The 2023 Las Vegas Grand Prix is set to face a boycott from disgruntled Nevada natives who work in the hotel and service industry, as the organisers of the first race in the casino resort since 1982 face a big headache to solve with just days to go.
It appears that some 35000 workers no longer want to remain silent about their feelings of the Formula 1 circus coming to town, associated with an iconic saying of ‘what happens in Vegas, stays in Vegas’ to describe its nightlife.
According to National Public Radio, the industry could is to go on strike on the cusp of the inaugural race at the Las Vegas Street Circuit, on November 10, with more than thousands of attendees for the race set to arrive on six days later.
The Culinary Union Local 226, comprised of cooks and bartenders, has been locked in negotiations with MGM Resorts, Caesars Entertainment and Wynn Resorts for months. With no end to hostilities in site, a boycott appears on the horizon.
“The current proposal on the table is historic,” Ted Pappageorge, secretary-treasurer of the union said. “But it is not enough, and workers deserve to have contracts that match their commitment.”
With the race less than one week away on November 17-19, there could be added pressure from Liberty Media, who run F1, to get the problem ironed out as they look for their latest venture into the American market to be a commercial success.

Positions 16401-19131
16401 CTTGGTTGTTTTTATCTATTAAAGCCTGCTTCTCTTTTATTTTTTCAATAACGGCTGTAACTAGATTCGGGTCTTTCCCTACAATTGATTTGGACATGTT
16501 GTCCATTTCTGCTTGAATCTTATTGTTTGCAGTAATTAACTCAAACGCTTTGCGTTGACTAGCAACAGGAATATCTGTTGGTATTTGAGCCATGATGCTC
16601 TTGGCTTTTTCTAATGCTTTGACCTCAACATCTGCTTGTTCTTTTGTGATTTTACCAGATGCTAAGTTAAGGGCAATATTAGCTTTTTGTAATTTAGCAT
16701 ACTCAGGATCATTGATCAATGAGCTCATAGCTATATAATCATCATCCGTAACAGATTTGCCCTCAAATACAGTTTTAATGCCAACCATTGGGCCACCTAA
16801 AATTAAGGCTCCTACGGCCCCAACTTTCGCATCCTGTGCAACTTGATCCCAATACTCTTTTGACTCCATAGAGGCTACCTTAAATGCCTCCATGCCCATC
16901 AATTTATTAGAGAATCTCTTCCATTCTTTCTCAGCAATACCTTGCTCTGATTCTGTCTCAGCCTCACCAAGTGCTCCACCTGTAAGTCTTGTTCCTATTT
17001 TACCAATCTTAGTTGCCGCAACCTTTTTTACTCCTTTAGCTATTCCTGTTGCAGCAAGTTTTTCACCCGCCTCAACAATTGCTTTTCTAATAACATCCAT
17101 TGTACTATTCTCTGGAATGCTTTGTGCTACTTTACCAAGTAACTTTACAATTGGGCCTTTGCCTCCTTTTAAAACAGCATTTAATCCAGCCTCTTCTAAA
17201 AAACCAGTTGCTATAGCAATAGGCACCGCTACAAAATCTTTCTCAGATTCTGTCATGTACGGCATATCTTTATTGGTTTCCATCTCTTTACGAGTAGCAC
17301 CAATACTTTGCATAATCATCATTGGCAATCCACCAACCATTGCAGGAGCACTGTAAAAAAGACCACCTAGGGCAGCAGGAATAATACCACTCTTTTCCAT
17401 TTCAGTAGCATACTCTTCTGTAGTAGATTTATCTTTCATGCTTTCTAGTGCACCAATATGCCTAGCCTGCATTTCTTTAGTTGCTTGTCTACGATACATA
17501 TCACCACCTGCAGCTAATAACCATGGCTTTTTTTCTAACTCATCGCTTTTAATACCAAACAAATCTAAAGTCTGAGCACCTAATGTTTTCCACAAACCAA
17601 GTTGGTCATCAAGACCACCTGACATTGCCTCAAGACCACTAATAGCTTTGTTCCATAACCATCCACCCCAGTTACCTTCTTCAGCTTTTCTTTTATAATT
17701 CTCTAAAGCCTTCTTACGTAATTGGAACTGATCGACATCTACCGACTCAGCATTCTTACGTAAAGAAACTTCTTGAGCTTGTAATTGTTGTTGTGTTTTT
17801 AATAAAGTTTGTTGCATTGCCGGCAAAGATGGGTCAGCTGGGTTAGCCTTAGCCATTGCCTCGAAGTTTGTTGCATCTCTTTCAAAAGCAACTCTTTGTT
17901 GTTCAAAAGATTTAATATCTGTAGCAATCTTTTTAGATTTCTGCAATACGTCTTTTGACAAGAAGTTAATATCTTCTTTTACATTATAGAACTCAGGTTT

To date, there have been public statements from MGM Resorts or Caesars Entertainment, whilst Wynn Resorts has said that comments would remain at the negotiating table.
It would be the first time for 10 years that Vegas hospitality workers have gone on strike, with the 35,000 being split across a staggering 18 properties that fans would no doubt want to visit.
Fans want refunds
Over $500m has been sunk into the first race in the party resort for forty years, but it has been by no means a smooth operation with fans now furiously demanding refunds.
Prices had initially spiked to over 300 percent for some hotels as the race was announced, before now collapsing as the chains clamour for people to fill their beds and rooms. For example, fees for ‘Resorts World’ and ‘Planet Hollywood’ rose from $220 and $253 per night to a staggering $1199 as they looked to cash in.
But as of November 9, an analysis of 22 hotels found that 21 have dropped their rates by as much as 58%, according to Oversteer48.com, with tickets yet to sell out in what is anticipated to be a cold race. For example, ‘Ballys’ dropped their fees from $799 a year ago to $257, whilst ‘Delano’ readjusted their rates per night from $1540 to $430.
“I read your article on the price drop for F1 Vegas hotels,” one angry fan emailed to Oversteer48.com. “I made a call to MGM, figured I had nothing to lose.
“After a 30 min call and speaking to the supervisor, they refunded my wife $2173! I was beyond shocked they did that.
“I was asking for a possible upgrade. I figured they would never give cash back. Well, I was wrong!”